TY - JOUR

T1 - New insights in solving distributed system equations by the quadrature method-I. Analysis

AU - Quan, J. R.

AU - Chang, C. T.

PY - 1989/7

Y1 - 1989/7

N2 - This paper provides new insights in solving distributed system equations by the method of differential quadrature (Bellman et al., 1972). In this study, the method is shown to be essentially equivalent to the general collocation method (Finlayson and Scriven, 1966). Explicit formulae of the quadrature coefficients are derived for arbitrarily-distributed nodes and for nodes located at the zeros of an orthogonal polynomial. Due to their simplicity and flexibility, these formulae allow us to calculate the values of the coefficients accurately and efficiently. Since the accuracy of the equation solutions depends on the locations of the nodes, a systematic procedure for placing the grid points is developed. In Part II of this paper, this proposed approach is demonstrated to be superior than that of the orthogonal collocation. Methods for approximating partial derivatives in a symmetric problem are also proposed to minimize the computational effort. The above techniques are then extended to cases in which the given partial differential equation and associated constraints can not be transformed into an initial-value problem. Instead of the conventional approach of converting the problem into a large set of algebraic equations, a two-point boundary-value problem is formulated to reduce the number of iteration parameters. This strategy is especially suitable for cases with highly nonlinear equations.

AB - This paper provides new insights in solving distributed system equations by the method of differential quadrature (Bellman et al., 1972). In this study, the method is shown to be essentially equivalent to the general collocation method (Finlayson and Scriven, 1966). Explicit formulae of the quadrature coefficients are derived for arbitrarily-distributed nodes and for nodes located at the zeros of an orthogonal polynomial. Due to their simplicity and flexibility, these formulae allow us to calculate the values of the coefficients accurately and efficiently. Since the accuracy of the equation solutions depends on the locations of the nodes, a systematic procedure for placing the grid points is developed. In Part II of this paper, this proposed approach is demonstrated to be superior than that of the orthogonal collocation. Methods for approximating partial derivatives in a symmetric problem are also proposed to minimize the computational effort. The above techniques are then extended to cases in which the given partial differential equation and associated constraints can not be transformed into an initial-value problem. Instead of the conventional approach of converting the problem into a large set of algebraic equations, a two-point boundary-value problem is formulated to reduce the number of iteration parameters. This strategy is especially suitable for cases with highly nonlinear equations.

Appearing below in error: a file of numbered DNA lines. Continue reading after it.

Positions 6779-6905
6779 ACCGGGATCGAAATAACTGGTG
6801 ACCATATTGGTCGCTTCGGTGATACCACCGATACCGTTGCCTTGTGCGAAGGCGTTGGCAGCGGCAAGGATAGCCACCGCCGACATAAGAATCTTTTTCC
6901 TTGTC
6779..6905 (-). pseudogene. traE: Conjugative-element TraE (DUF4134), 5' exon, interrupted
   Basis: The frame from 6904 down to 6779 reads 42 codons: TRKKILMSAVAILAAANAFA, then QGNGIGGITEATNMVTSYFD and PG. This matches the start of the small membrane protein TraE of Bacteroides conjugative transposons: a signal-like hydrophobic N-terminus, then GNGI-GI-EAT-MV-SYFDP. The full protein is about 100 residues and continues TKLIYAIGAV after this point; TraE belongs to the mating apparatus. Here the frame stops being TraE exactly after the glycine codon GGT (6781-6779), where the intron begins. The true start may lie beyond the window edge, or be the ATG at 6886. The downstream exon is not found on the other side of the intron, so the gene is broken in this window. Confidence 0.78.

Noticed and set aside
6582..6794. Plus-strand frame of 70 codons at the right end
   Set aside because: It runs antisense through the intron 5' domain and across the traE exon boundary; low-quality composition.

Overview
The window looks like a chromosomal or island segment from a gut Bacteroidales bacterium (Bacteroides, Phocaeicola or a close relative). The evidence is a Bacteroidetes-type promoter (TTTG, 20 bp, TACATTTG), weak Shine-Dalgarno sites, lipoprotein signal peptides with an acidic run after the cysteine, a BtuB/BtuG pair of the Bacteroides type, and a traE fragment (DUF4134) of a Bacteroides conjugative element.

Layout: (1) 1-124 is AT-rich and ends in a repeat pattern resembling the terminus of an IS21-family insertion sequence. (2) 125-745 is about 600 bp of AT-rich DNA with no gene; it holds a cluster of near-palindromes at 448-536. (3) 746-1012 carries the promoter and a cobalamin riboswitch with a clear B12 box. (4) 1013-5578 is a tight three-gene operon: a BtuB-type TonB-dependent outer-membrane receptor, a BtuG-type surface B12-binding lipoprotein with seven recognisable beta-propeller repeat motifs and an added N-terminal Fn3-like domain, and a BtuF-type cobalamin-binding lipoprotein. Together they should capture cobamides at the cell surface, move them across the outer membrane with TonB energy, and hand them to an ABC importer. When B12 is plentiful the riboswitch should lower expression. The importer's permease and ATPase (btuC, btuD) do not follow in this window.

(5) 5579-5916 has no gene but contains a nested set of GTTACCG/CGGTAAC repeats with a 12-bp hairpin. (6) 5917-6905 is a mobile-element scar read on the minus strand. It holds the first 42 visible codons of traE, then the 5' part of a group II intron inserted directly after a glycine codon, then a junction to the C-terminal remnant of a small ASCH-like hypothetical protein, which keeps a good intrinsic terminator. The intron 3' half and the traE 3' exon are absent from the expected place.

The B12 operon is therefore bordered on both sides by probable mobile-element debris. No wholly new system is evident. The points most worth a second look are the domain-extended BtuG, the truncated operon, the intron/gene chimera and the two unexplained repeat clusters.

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U2 - 10.1016/0098-1354(89)85051-3

DO - 10.1016/0098-1354(89)85051-3

M3 - Article

AN - SCOPUS:0024705632

VL - 13

SP - 779

EP - 788

JO - Computers and Chemical Engineering

JF - Computers and Chemical Engineering

SN - 0098-1354

IS - 7

ER -